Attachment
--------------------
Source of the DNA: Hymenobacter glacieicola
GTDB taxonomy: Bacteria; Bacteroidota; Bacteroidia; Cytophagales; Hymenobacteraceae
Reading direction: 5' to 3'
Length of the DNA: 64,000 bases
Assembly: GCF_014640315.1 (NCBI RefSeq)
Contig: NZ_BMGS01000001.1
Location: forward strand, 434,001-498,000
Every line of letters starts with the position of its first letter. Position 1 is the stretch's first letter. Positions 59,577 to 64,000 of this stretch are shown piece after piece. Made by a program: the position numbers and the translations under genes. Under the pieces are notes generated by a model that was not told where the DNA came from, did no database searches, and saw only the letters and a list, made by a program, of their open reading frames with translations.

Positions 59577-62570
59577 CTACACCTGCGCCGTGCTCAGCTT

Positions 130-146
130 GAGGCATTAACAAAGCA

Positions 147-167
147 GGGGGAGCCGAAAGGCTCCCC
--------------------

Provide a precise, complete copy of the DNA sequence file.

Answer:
Source of the DNA: Hymenobacter glacieicola
GTDB taxonomy: Bacteria; Bacteroidota; Bacteroidia; Cytophagales; Hymenobacteraceae
Reading direction: 5' to 3'
Length of the DNA: 64,000 bases
Assembly: GCF_014640315.1 (NCBI RefSeq)
Contig: NZ_BMGS01000001.1
Location: forward strand, 434,001-498,000
Every line of letters starts with the position of its first letter. Position 1 is the stretch's first letter. Positions 59,577 to 64,000 of this stretch are shown piece after piece. Made by a program: the position numbers and the translations under genes. Under the pieces are notes generated by a model that was not told where the DNA came from, did no database searches, and saw only the letters and a list, made by a program, of their open reading frames with translations.

Positions 59577-62570
59577 CTACACCTGCGCCGTGCTCAGCTT

Positions 130-146
130 GAGGCATTAACAAAGCA

Positions 147-167
147 GGGGGAGCCGAAAGGCTCCCC